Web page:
Infusion of government funding could mean good news for San Juan County labor market

City official says mine spill settlement, Pinon Hills Boulevard extension likely to have positive impact

Mike Easterling
Farmington Daily Times

FARMINGTON — Despite continued concerns over the scheduled closure of the San Juan Generating Station later this month, several recent developments have helped generate a sense of optimism when it comes to economic development and the future of the job market in San Juan County.

Chief among those is an announcement by the New Mexico Office of the Natural Resources Trustee that proposals are being accepted for projects that could receive some of the $10 million the state received from the U.S. Environmental Protection Agency in June as part of a settlement over the 2015 Gold King Mine Spill. The money is targeted for projects that restore or replace injured natural resources or the services they provide — including river, land, habitat and watershed restoration and conservation — or projects that compensate the public for the loss of natural resources after the spill.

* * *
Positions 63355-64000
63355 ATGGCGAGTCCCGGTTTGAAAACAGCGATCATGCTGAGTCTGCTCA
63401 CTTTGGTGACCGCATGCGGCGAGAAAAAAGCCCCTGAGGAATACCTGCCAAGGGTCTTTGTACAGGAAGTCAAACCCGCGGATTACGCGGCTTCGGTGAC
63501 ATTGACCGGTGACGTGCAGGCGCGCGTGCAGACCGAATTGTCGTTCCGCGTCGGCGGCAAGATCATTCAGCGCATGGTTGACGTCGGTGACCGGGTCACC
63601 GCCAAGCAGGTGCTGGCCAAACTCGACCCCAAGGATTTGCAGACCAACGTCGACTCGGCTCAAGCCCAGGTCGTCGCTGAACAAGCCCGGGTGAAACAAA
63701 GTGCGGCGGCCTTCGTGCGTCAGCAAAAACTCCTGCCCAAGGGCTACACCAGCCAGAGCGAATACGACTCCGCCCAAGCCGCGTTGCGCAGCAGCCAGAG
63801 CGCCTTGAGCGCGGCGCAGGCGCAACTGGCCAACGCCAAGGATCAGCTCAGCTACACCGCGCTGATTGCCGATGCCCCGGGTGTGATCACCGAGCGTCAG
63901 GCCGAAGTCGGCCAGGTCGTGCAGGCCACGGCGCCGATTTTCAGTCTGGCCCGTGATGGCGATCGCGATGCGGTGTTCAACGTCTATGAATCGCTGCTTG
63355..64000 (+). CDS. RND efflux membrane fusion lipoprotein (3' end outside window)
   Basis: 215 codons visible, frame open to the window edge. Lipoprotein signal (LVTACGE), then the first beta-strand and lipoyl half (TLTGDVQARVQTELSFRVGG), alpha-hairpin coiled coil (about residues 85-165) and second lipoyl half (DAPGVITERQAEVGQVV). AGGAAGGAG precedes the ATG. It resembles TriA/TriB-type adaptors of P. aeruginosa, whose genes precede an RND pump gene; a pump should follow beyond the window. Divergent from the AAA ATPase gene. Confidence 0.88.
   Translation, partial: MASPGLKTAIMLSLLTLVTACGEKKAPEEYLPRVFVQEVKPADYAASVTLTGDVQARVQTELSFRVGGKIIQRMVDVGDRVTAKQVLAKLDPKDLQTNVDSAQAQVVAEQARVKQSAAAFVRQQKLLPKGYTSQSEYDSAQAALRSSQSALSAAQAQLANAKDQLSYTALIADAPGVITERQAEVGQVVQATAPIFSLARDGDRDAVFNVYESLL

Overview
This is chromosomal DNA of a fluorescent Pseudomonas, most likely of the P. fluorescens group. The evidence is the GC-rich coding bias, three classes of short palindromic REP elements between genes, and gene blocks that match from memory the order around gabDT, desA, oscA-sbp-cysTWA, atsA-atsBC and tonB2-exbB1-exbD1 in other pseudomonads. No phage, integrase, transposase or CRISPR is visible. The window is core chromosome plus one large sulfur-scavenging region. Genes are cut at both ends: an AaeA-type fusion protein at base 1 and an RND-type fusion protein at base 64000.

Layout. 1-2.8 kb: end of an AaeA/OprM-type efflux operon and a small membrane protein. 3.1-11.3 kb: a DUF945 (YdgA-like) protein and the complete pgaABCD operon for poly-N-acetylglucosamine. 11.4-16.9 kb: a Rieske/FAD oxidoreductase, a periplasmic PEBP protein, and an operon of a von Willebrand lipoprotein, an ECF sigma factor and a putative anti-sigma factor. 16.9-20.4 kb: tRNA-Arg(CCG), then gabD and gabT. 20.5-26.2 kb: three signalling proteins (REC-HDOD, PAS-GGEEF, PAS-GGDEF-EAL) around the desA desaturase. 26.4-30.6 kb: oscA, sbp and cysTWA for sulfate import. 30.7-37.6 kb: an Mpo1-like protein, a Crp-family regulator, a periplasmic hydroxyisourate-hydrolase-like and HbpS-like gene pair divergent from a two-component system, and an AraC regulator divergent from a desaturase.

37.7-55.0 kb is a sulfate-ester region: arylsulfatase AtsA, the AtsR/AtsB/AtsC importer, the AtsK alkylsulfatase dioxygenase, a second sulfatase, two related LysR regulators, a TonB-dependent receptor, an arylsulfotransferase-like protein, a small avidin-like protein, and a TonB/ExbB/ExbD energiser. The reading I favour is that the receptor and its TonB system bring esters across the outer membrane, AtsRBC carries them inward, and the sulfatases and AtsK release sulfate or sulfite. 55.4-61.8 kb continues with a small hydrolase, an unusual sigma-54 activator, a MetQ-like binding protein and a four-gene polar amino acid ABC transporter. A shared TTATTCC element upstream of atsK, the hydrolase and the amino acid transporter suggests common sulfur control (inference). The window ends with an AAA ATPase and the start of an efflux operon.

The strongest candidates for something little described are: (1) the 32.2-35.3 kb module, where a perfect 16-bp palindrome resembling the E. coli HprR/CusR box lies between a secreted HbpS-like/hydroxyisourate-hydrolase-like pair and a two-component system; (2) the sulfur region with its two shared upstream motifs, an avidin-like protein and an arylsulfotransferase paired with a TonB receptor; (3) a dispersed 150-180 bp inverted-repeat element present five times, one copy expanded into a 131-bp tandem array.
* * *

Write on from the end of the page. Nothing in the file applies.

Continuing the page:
That funding is part of the larger $32 million settlement the state reached with the EPA, the entity that hired the contractors performing the work on the mine that contributed to the spill.

While visiting Farmington for a June press conference to announce the settlement, Gov. Michelle Lujan Grisham described it as an economic development boon for the community.

Warren Unsicker, economic development director for the City of Farmington, said the state's move to begin accepting ideas for how to spend the funding is a welcome move, and he anticipates New Mexico officials will receive plenty of proposals.